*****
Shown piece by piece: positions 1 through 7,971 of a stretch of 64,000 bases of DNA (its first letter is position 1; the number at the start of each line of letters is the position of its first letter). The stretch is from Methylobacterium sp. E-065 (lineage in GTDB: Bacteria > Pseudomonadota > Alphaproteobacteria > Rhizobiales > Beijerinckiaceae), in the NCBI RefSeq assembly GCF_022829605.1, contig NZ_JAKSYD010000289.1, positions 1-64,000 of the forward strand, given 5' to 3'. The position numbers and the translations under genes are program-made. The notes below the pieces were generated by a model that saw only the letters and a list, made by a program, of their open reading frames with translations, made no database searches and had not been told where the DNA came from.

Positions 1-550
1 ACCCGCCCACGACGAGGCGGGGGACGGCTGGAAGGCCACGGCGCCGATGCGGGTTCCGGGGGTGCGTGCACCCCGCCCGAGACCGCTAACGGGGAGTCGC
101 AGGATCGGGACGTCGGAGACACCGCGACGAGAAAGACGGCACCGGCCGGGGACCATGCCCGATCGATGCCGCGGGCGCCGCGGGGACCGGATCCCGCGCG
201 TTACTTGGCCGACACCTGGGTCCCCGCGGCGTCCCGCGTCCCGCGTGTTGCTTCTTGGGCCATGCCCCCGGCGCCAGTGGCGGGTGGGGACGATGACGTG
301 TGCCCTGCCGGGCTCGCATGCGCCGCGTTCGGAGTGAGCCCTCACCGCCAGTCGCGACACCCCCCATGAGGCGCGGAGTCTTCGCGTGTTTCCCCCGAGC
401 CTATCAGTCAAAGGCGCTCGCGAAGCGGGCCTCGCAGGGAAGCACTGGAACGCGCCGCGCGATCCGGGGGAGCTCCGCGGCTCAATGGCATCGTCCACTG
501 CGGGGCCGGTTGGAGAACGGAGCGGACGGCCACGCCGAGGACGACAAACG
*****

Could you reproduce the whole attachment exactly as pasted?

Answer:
Shown piece by piece: positions 1 through 7,971 of a stretch of 64,000 bases of DNA (its first letter is position 1; the number at the start of each line of letters is the position of its first letter). The stretch is from Methylobacterium sp. E-065 (lineage in GTDB: Bacteria > Pseudomonadota > Alphaproteobacteria > Rhizobiales > Beijerinckiaceae), in the NCBI RefSeq assembly GCF_022829605.1, contig NZ_JAKSYD010000289.1, positions 1-64,000 of the forward strand, given 5' to 3'. The position numbers and the translations under genes are program-made. The notes below the pieces were generated by a model that saw only the letters and a list, made by a program, of their open reading frames with translations, made no database searches and had not been told where the DNA came from.

Positions 1-550
1 ACCCGCCCACGACGAGGCGGGGGACGGCTGGAAGGCCACGGCGCCGATGCGGGTTCCGGGGGTGCGTGCACCCCGCCCGAGACCGCTAACGGGGAGTCGC
101 AGGATCGGGACGTCGGAGACACCGCGACGAGAAAGACGGCACCGGCCGGGGACCATGCCCGATCGATGCCGCGGGCGCCGCGGGGACCGGATCCCGCGCG
201 TTACTTGGCCGACACCTGGGTCCCCGCGGCGTCCCGCGTCCCGCGTGTTGCTTCTTGGGCCATGCCCCCGGCGCCAGTGGCGGGTGGGGACGATGACGTG
301 TGCCCTGCCGGGCTCGCATGCGCCGCGTTCGGAGTGAGCCCTCACCGCCAGTCGCGACACCCCCCATGAGGCGCGGAGTCTTCGCGTGTTTCCCCCGAGC
401 CTATCAGTCAAAGGCGCTCGCGAAGCGGGCCTCGCAGGGAAGCACTGGAACGCGCCGCGCGATCCGGGGGAGCTCCGCGGCTCAATGGCATCGTCCACTG
501 CGGGGCCGGTTGGAGAACGGAGCGGACGGCCACGCCGAGGACGACAAACG